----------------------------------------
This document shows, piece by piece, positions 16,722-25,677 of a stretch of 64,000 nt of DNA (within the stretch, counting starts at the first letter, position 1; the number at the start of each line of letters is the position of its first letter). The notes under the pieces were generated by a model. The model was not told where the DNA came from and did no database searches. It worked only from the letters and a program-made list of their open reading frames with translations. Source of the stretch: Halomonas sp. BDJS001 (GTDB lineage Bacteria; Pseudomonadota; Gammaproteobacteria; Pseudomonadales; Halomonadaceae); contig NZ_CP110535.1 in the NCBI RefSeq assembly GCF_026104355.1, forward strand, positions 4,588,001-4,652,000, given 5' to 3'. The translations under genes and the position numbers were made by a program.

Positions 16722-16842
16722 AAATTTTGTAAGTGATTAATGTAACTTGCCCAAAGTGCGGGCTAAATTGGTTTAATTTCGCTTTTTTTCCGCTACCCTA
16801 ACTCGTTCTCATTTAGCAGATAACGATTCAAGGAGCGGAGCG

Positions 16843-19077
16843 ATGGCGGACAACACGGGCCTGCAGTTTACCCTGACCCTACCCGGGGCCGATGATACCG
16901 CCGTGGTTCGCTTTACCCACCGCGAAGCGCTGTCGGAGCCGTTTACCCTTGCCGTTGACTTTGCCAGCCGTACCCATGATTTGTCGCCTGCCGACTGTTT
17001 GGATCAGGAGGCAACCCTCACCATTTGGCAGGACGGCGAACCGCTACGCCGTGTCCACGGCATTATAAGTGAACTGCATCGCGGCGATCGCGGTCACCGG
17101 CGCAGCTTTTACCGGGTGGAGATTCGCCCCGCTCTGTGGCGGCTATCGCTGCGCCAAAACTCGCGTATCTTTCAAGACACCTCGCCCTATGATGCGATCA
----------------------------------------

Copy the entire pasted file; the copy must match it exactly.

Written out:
This document shows, piece by piece, positions 16,722-25,677 of a stretch of 64,000 nt of DNA (within the stretch, counting starts at the first letter, position 1; the number at the start of each line of letters is the position of its first letter). The notes under the pieces were generated by a model. The model was not told where the DNA came from and did no database searches. It worked only from the letters and a program-made list of their open reading frames with translations. Source of the stretch: Halomonas sp. BDJS001 (GTDB lineage Bacteria; Pseudomonadota; Gammaproteobacteria; Pseudomonadales; Halomonadaceae); contig NZ_CP110535.1 in the NCBI RefSeq assembly GCF_026104355.1, forward strand, positions 4,588,001-4,652,000, given 5' to 3'. The translations under genes and the position numbers were made by a program.

Positions 16722-16842
16722 AAATTTTGTAAGTGATTAATGTAACTTGCCCAAAGTGCGGGCTAAATTGGTTTAATTTCGCTTTTTTTCCGCTACCCTA
16801 ACTCGTTCTCATTTAGCAGATAACGATTCAAGGAGCGGAGCG

Positions 16843-19077
16843 ATGGCGGACAACACGGGCCTGCAGTTTACCCTGACCCTACCCGGGGCCGATGATACCG
16901 CCGTGGTTCGCTTTACCCACCGCGAAGCGCTGTCGGAGCCGTTTACCCTTGCCGTTGACTTTGCCAGCCGTACCCATGATTTGTCGCCTGCCGACTGTTT
17001 GGATCAGGAGGCAACCCTCACCATTTGGCAGGACGGCGAACCGCTACGCCGTGTCCACGGCATTATAAGTGAACTGCATCGCGGCGATCGCGGTCACCGG
17101 CGCAGCTTTTACCGGGTGGAGATTCGCCCCGCTCTGTGGCGGCTATCGCTGCGCCAAAACTCGCGTATCTTTCAAGACACCTCGCCCTATGATGCGATCA